Fjords, fish and Northern Lights - a journey down Norway’s coastline
PUBLISHED: 11:29 21 November 2019 | UPDATED: 11:39 21 November 2019
It’s been called one of the world’s most spectacular coastal journeys, but does a cruise along Norway’s thousands of fjords and islands live up to the hype? Stuart Anderson boarded a Hurtigruten ship to find out.
On Lonely Planet's list of top 15 Norway travel experiences, the Hurtigruten coastal ferry comes in at No.3. Needless to say, I jumped at the chance to join a six-day voyage along the country's coastline aboard the MS Nordnorge, one of the company's 11 ships making the journey at any one time. Here's a day-by-day account of my Nordic adventure.
I wake up in Kirkenes after a two-legged flight the day before. It's a winter wonderland already covered in snow in late October. We're just 4.3 miles from the Russian border in Norway's far north and street signs are in Cyrillic as well as Norwegian.
We board the Nordnorge, find our cosy cabins, and we're away! The sun sets just after 2pm. At around 3.30pm we dock at snow-swept island outpost called Vardø long enough to disembark. There's time to stroll over to the world's most northerly fortress, the star-shaped Vardøhus Festning, which has a display about the German occupation during the Second World War.
That night we catch our first glimpse of the Aurora Borealis - the Northern Lights. It's not as intense as I'd expected - long-exposure photos make it seem far brighter and greener than it actually is. But the way the bands of wispy light bend and fold across the sky is impressive nonetheless.
We settle into the daily routine of ship life - breakfast and lunch are buffet affairs, while dinner is a fine dining, three-course meal. There's a gym, sauna, bakery and a bar, and a couple of lecture rooms where there are daily talks about everything from Norse mythology to the local fishing industry.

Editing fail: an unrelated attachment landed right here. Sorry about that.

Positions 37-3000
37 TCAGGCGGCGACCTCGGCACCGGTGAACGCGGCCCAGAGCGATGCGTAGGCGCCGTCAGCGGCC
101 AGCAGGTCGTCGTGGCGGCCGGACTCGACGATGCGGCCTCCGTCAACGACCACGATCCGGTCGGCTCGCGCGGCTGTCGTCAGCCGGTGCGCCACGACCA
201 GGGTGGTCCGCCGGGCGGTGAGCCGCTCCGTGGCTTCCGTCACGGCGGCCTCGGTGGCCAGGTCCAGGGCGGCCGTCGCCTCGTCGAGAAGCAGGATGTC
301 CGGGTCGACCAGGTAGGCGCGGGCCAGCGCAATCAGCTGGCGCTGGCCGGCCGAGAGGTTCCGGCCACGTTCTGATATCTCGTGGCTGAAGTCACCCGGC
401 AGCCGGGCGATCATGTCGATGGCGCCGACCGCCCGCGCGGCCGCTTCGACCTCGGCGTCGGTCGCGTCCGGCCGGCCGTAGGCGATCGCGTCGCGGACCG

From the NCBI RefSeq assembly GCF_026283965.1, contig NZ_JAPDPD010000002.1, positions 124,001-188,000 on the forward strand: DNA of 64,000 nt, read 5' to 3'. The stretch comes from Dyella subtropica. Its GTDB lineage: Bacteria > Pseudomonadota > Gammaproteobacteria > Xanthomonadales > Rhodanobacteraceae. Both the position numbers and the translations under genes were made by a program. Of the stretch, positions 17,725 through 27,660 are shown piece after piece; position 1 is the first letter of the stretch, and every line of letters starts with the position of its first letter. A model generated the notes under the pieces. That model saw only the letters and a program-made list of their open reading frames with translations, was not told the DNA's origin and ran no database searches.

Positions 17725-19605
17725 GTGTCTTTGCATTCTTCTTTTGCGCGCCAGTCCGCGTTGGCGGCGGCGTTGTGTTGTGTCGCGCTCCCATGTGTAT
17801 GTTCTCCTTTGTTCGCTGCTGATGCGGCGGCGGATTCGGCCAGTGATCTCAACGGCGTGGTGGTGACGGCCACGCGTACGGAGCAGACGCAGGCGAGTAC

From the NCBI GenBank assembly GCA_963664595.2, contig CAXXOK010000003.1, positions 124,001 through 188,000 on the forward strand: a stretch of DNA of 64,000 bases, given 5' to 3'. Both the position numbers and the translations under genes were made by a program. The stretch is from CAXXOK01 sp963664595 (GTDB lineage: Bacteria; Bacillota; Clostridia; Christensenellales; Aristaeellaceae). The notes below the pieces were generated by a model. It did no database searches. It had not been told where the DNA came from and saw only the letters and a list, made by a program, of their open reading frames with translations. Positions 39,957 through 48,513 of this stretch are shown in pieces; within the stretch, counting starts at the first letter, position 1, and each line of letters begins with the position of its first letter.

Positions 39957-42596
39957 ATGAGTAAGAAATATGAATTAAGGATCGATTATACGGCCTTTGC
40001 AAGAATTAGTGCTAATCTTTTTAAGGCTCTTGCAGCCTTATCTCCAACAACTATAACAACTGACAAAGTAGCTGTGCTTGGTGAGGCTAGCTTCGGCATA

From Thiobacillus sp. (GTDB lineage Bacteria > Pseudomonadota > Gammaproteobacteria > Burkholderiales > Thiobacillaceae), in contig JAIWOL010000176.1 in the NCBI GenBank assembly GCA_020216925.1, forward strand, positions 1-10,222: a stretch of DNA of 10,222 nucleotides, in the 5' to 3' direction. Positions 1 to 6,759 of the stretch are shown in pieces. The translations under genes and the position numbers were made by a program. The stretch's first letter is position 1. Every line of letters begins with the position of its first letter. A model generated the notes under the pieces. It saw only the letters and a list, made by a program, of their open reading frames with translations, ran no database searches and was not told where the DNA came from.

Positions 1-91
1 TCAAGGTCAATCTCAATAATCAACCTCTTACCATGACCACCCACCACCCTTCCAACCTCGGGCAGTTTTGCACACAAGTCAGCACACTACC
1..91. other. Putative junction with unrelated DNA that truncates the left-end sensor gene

We dock in Hammerfest, which lays claim to the title of 'world's northernmost town'.
I walk the streets among the Hammerfesters, marvelling at how these hardiest of souls can forge a life in such an inhospitable place.
There's a modern church whose design was inspired by the racks used to dry fish and the headquarters of the Royal and Ancient Polar Bear Society. I didn't pay the 200 krone to join its worldwide membership of 250,000, but those who do receive a glass of schnapps and get dubbed with walrus' bone.
The town is next to a plant that liquefies gas from beneath the Barents Sea - a reminder of Norway's vast fossil fuel wealth.
That night we dock in Tromsø, the regional capital, and go on an excursion to the 1960s' Arctic Cathedral for a midnight concert. It's an amazing structure made of massive reinforced concrete sheets tipped together into triangles like so many playing cards.
Up early for another on-shore excursion - a bus tour around the wild and forested Vesterålen islands.
We pass a herd of reindeer, and the guide tells us they're allowed to roam where they like. He says reindeer meat is the healthiest around because it's so low in fat, and the herbs and berries they live off make it rich in vitamins and antioxidants. Here in the Finnmark region, only the indigenous Sámi people can herd reindeer - a literal birthright.
Then we go to the 800-year-old church at Trondenes where everyone takes a pew for what we're told will be a quick service. A minister with the presence of a Sith lord enters. I slip quietly away and find the remains of a prisoner-of-war camp for Red Army soldiers. Nearby is a historical centre where a walk-through exhibit sheds a decent light on the Troms region, once a Viking power centre.